• You can sit silently without needing to interject (rescue) as they process their challenges.

  • You do not hold anything you have done for them over your head—checks and balances.

  • Your primary objective is to help them reach their goal(s). However, you do not use force, badger, or keep tabs on their progress unless they ask for an accountability partner. And even then, you do not allow yourself to become anxious due to their lack of follow-through.

  • You know when to step away when they are not truly ready to make changes in their life. Let their actions speak, not their words.

  • You do not take their behaviors personally.

Ego-driven Rescuing:

Ego-driven rescue has an air of self-righteousness about it. We may feel superior to the individual we are helping, believing that they can’t do ___ without our assistance. Here is how to detect if you are allowing your ego to get involved:

  • You feel a strong compulsion to help this individual, almost taking on the burdens of their challenges. While this may appear to be a force of love, it is actually the ego masking itself as a caring savior.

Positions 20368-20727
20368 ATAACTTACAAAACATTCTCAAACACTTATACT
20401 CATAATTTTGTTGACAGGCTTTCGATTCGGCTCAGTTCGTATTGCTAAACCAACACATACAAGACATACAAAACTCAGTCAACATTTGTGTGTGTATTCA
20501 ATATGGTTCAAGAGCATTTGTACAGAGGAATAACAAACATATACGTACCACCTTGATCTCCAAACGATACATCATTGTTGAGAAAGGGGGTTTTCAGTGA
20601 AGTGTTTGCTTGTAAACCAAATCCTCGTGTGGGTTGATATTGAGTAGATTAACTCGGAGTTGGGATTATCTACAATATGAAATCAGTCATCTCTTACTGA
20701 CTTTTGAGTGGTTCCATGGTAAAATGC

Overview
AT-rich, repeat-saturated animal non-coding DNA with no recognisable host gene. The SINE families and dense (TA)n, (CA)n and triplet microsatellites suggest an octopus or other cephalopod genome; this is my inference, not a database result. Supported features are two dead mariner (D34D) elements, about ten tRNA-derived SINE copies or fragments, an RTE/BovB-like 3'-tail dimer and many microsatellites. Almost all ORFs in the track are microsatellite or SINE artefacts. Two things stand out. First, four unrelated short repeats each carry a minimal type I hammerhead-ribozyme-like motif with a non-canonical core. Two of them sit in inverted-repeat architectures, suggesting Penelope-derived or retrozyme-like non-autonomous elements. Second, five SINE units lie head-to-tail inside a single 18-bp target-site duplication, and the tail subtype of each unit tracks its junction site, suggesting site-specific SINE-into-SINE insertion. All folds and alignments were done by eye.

• You find yourself frustrated, angry, resentful, or bitter when they don’t accept your advice or fail to follow through on what they said they would do.

  • You fail to set boundaries yet become upset when they overstep time and time again.

  • You label them. I.e., lazy, worthless, weak, a problem, broken, lost, etc. This shows a lack of empathy and acceptance of where they are in life.

  • You talk poorly of them and their lack of progress—to their face or to others.

  • You believe they owe you for your help and assistance.

  • You allow their life troubles to impact your quality of life.

  • You believe that you have the solution and that your way of doing things is best.

Helping is a beautiful act of kindness, but it can also harm the person we’re helping and ourselves if we're not mindful of the line between helping and ego-driven rescuing. Recognizing when we are crossing the line can prevent us from being over-responsible and enabling negative behaviors. Help should involve respecting people's autonomy, setting boundaries, and empowering them to handle their lives independently.


bottom of page